Life Lessons from Gayle Forman
I was excited to be invited to help celebrate the paperback release of Gayle Forman’s I Was Here by sharing some of my favorite quotes from her books. I feel a special connection to I Was Here. You see, seven years ago I lost my best friend as well. While I didn’t have quite the same experience as Cody, who loses her best friend Meg to an incomprehensible suicide, I do feel that her experience of grief is universal and that Forman captures that reality in amazing and poignant ways.
Part of the experience of grief involves feeling like you’ve been completely unseated from reality. Or, as Cody puts it:
Shocked is not the word for it. Shocked is when I finally got Tricia to tell me who my father was, only to find out that up until I was nine, he’d been living not twenty miles away from us. What happened with Meg is something altogether different; it’s like waking up one morning and finding out you live on Mars now.
Meg’s parents ask Cody to travel to Meg’s college to pack her belongings, and the scent of Meg lingers there like a presence.
I’m not sure what to do about her bed sheets because they still smell like her, and I have no idea if her scent will do to Sue what it’s doing to me, which is making me remember Meg in such a real visceral way — sleepovers and dance parties and those talks we would have until three in the morning that would make us feel lousy the next day because we’d slept like hell but also feel good because the talks were like blood transfusions, moments of realness and hope that were pinpricks of light in the dark fabric of small-town life.
I am tempted to inhale those sheets. If I do, maybe it will be enough to erase everything. But you can only hold your breath for so long. Eventually, I’ll have to exhale her, and then it’ll be like those mornings, when I wake up, forgetting before remembering.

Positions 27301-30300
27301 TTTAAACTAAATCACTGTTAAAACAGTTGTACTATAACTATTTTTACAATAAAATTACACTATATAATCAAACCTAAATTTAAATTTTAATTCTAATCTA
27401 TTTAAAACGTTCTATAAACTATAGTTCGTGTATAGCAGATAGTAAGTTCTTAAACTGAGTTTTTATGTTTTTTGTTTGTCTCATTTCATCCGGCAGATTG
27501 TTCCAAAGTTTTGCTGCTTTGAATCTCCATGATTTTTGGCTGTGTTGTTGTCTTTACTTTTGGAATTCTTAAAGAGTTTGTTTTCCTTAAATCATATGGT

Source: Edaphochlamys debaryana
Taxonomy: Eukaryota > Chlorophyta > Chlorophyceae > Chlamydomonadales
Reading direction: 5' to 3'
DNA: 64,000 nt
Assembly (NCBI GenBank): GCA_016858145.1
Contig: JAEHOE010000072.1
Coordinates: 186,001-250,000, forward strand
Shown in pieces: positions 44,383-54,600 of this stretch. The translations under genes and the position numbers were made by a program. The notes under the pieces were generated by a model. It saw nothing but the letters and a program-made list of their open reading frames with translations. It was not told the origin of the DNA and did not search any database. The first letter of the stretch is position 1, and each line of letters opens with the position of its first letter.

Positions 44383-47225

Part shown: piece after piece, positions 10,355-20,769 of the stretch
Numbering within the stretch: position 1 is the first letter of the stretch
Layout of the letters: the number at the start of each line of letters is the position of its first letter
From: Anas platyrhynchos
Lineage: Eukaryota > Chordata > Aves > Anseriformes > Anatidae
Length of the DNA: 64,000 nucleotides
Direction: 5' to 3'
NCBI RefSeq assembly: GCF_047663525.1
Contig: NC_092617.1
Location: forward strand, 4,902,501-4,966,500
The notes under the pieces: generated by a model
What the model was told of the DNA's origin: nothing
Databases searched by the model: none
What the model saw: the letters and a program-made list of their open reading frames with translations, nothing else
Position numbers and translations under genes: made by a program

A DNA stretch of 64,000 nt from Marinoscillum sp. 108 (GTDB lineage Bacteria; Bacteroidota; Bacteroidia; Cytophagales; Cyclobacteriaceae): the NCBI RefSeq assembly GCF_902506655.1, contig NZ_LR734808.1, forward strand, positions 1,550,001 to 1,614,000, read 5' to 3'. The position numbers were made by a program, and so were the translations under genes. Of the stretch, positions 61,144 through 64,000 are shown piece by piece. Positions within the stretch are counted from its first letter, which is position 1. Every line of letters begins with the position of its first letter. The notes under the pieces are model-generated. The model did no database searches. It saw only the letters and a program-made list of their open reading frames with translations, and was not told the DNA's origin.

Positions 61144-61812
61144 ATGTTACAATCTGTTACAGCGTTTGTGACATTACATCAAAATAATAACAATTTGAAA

Dreaming that my bestie is still alive and the waking up and ‘forgetting before remembering’ doesn’t happen to me much anymore, but it is one of the most devastating parts of losing that person to whom you felt the closest connection in the world.
Finally, I feel like Forman really captures one of the eventual outcomes of experiencing grief – it prepares you to help others live through theirs.
He introduces me to a group of groovy-looking girls in cute dresses and cool shoes — Meg people. They’re all about a decade older, but that wouldn’t have stopped her. When Ben explains who I am, one of the women embraces me in a spontaneous hug. Then she holds me at arm’s length and says, “You’ll get through it. I know it seems like you won’t, but you will.” Without asking anything more, I get that she, too, has been through this, has been left behind, and it makes me feel less alone.
If you’d like the opportunity to win a complete set of Gayle Forman’s paperbacks, enter the Rafflecopter giveaway now through February 15th.
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About Robin Willis
After working in middle school libraries for over 20 years, Robin Willis now works in a public library system in Maryland.
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